We are certainly trucking along at the speed of light these days. The song “video killed the radio star” comes to mind but most of the “younger” set will most likely let that reference slide by as a typo. Without disclosing my age, when the advent of the music video came around, who would have thought it would catch on? Then, in the blink of an eye, MTV revolutionized the way we experienced music and television. From music videos being programmed by a station director, to the idea that the viewers could actually send in there vote and control what songs were played next with a simple phone call (and eventually via a SMS message). From dumb phones to smart TV’s, the consumer landscape is changing at an alarming rate. One of the terms that have risen from the fire and chaos is the “connected consumer”. You’ve heard all the chatter of the evolution of the “it consumer” from Gen X’ers to the Gen Y demographic… and now I give you, The Gen-C consumer… Generation-Connected! As much as many of the uber-hip ad folk hate the term, it’s fitting for the topic at hand. Call us what you want, but we’re “connected” and we like to spend some coin (I can say coin around here can’t I? More on coin later) We’re the ones that pay for our double-decaffeinated lattes with our smart phones, control our TV’s from our tablets and send out tweets from our TV’s all while checking to see what everyone else says about the restaurant we’re about to make reservations at… from our phones. Then we get home and leave a brutally honest review on many of the sites available, ultimately holding these brands publicly accountable. Think of this as the era of the connected consumer. They get what they want, when they want it and can do all their research and price shopping without leaving their bed. We can’t neglect the other side of the equation, which we will call the e-retailer, digital brand or the connected retailer. A new era of commerce is here and despite the changes, how we engage with our customers really shouldn’t change too much… on the human level. So let’s fast-forward a bit so I can get to the point of this post, how does the “connected consumer” look at brands that are using social, whether they are using it well or not? One of the questions I have is whether or not companies can keep up with their customers. It started with blogs, MySpace, Facebook & Twitter. There were conversations taking place and the industry seized an opportunity to get involved with them. The brands that realized that this wasn’t a one-sided conversation all about them and their awesome offers, and more about the conversation, were the trail-blazers and wrote the book on how to succeed as a digital brand. This is where the “human level” comes into play and the old way of doing business still reigns supreme. Brands speak to their customers and if they are smart, they listen and ask as opposed to tell, tell, tell. The brands that realize that this unique relationship is a combination of using all of these social platforms to provide information about their products/services, listen to their customers feedback, and finally, to do social good. (Bombarding consumers with marketing messages via Facebook & Twitter probably isn't a winning strategy, listening to them is far more important.) As a connected consumer myself, I judge digital brands no differently than I do brands that aren’t online and using social. Are they genuine in their messaging? Do I want something in my inbox or mailbox every day for stuff I don’t need? Do they REALLY care? Can I have a real conversation to get more information or provide feedback? Almost the same rules apply. I also look for human connection or, at the very least, a brand voice that brings life to a Twitter feed or Facebook page. I may be on an island here, but I prefer to spend my money with companies that are involved with being good social citizens. I just saw a quote from Shiv Singh, Head of Digital at PepsiCo, yesterday that said, “90% of consumers want companies to tell them the ways they are supporting causes.” Well, I guess it’s a big island and I will at least have some friends to talk to.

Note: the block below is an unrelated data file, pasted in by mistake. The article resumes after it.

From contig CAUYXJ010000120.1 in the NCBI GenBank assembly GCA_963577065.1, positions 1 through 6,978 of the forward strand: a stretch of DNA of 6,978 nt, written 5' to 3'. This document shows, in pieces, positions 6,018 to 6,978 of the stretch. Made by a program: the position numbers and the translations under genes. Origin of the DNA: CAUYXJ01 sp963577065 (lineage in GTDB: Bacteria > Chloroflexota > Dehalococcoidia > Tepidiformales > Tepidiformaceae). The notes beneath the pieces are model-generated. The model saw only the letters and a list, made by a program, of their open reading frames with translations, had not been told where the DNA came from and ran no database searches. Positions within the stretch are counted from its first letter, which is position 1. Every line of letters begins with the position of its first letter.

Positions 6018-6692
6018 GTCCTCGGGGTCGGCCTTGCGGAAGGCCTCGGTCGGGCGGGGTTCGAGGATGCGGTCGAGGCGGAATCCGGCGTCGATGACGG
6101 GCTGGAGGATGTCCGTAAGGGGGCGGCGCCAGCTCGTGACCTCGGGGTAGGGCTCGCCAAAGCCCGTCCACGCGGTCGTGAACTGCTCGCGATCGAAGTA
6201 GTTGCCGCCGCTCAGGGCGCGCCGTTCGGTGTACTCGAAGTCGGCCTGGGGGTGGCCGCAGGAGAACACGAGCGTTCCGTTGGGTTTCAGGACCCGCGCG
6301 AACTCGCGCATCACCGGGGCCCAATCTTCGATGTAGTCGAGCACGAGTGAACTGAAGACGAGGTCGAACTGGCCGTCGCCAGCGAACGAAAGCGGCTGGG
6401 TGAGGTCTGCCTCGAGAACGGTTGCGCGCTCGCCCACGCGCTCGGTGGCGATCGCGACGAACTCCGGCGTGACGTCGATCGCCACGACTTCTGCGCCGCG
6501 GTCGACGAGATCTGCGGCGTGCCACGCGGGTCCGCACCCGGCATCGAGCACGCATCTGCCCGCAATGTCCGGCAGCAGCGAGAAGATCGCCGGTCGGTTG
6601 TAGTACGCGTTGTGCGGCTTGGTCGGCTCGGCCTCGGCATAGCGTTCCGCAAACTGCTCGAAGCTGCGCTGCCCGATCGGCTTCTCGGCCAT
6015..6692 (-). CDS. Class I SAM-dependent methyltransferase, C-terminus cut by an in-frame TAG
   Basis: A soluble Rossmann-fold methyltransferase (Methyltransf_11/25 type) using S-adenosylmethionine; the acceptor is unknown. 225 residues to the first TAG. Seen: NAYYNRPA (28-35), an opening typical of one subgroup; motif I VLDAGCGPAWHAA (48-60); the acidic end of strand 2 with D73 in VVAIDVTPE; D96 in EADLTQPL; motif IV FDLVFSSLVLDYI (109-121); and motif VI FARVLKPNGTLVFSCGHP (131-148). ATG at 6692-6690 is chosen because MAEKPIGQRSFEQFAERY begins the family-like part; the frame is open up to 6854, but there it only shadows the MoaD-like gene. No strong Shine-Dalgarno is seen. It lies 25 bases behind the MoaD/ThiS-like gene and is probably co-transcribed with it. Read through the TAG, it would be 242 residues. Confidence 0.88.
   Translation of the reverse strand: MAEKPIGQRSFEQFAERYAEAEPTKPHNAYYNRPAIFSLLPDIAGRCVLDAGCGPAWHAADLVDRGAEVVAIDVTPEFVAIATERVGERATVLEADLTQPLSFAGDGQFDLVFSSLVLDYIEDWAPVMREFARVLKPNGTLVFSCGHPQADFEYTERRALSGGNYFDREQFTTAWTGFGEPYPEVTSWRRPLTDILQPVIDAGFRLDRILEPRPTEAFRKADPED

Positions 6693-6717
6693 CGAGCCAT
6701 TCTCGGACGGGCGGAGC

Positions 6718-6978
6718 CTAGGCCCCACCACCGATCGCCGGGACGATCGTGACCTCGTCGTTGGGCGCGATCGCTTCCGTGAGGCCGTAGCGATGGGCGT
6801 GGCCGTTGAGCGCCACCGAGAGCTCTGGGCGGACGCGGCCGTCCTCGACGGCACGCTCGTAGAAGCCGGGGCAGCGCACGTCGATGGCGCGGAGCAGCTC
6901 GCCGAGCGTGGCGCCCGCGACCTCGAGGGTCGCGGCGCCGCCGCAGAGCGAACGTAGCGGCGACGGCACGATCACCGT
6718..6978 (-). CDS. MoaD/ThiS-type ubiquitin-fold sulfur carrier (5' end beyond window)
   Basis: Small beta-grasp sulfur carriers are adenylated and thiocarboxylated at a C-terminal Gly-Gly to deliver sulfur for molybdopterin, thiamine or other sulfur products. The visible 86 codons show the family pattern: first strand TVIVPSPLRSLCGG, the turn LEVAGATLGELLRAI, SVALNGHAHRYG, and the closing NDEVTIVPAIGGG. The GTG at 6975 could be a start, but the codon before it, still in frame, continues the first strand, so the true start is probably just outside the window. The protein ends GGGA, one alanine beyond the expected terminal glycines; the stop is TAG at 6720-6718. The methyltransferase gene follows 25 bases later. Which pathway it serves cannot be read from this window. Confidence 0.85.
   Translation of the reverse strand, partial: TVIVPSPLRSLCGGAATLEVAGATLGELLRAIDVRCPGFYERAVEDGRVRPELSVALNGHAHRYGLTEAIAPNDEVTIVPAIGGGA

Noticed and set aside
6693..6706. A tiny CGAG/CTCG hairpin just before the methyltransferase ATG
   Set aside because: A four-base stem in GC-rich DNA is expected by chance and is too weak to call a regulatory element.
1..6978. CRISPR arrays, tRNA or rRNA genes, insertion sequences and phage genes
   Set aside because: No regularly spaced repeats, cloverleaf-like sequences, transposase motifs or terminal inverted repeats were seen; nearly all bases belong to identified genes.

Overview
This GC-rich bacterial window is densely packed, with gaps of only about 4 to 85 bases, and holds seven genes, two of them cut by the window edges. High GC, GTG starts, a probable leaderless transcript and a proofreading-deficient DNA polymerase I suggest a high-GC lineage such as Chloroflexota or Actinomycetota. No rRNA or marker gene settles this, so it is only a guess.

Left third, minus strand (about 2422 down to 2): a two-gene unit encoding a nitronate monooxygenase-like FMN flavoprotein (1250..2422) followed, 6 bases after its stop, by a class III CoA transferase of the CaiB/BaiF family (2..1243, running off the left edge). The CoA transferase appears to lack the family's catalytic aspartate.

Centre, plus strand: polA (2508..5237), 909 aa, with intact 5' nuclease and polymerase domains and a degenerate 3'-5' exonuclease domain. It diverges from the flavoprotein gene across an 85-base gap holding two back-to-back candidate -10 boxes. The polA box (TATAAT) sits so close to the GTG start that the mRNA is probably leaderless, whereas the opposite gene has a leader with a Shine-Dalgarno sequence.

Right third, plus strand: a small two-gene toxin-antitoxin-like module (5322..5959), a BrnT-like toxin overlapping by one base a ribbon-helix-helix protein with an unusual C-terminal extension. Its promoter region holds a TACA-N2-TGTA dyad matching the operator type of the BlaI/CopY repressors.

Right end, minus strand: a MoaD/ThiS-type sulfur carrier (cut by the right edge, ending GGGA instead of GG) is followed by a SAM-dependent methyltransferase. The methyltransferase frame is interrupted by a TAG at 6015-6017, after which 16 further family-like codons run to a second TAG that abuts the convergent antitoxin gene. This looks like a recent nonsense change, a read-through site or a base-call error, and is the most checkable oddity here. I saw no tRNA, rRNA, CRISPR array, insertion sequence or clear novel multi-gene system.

There are so many brands that are doing social well and a handful that are firing on all cylinders. It’s no longer about how many fans or followers, but more about the number of meaningful relationships we have. Two of my favorite digital brands, are Starbucks & Whole Foods. They are both shining examples of brands that leverage all available platforms extremely well. Websites loaded with useful content, from recipes to insight into their partners, growers, farmers etc, to their iPhone apps that allow you to create shopping lists or pay for your coffee without needing a wallet. They utilize Twitter, Facebook, Youtube and microsites all in an orchestrated and integrated strategy. On the Fast Casual front, I think Genghis Grill is making some serious noise as well as Panera Bread. And we can’t ignore McDonalds and Dunkin Donuts efforts in the QSR space. It’s all about the conversation… you might not earn millions with sales by being on the social media conversation they might lose millions by being out of it.
Here is a quick image I threw together really quickly of how Starbucks is firing on ALL cylinders... They have a great wesbite with a lot of customer engagement, iPad & iPhone apps and of course we have Howard Schultz's books (which I happen to be a huge fan of).